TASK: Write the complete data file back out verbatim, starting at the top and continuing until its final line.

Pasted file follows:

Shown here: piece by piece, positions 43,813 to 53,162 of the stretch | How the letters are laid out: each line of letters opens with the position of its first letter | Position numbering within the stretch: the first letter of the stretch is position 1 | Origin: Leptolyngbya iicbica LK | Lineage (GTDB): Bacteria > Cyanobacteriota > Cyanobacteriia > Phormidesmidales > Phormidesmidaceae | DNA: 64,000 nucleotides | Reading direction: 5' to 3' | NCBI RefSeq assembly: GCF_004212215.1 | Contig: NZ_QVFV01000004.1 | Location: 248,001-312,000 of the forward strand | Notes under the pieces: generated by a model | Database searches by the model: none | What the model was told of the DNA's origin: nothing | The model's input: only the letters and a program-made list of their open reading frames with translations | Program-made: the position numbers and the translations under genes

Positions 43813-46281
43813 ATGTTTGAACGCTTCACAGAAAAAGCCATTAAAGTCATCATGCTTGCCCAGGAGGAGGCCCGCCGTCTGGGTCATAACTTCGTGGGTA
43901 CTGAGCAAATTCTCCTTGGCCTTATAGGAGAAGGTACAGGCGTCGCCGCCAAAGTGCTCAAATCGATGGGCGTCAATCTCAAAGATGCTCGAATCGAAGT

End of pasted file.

Shown here: piece by piece, positions 43,813 to 53,162 of the stretch | How the letters are laid out: each line of letters opens with the position of its first letter | Position numbering within the stretch: the first letter of the stretch is position 1 | Origin: Leptolyngbya iicbica LK | Lineage (GTDB): Bacteria > Cyanobacteriota > Cyanobacteriia > Phormidesmidales > Phormidesmidaceae | DNA: 64,000 nucleotides | Reading direction: 5' to 3' | NCBI RefSeq assembly: GCF_004212215.1 | Contig: NZ_QVFV01000004.1 | Location: 248,001-312,000 of the forward strand | Notes under the pieces: generated by a model | Database searches by the model: none | What the model was told of the DNA's origin: nothing | The model's input: only the letters and a program-made list of their open reading frames with translations | Program-made: the position numbers and the translations under genes

Positions 43813-46281
43813 ATGTTTGAACGCTTCACAGAAAAAGCCATTAAAGTCATCATGCTTGCCCAGGAGGAGGCCCGCCGTCTGGGTCATAACTTCGTGGGTA
43901 CTGAGCAAATTCTCCTTGGCCTTATAGGAGAAGGTACAGGCGTCGCCGCCAAAGTGCTCAAATCGATGGGCGTCAATCTCAAAGATGCTCGAATCGAAGT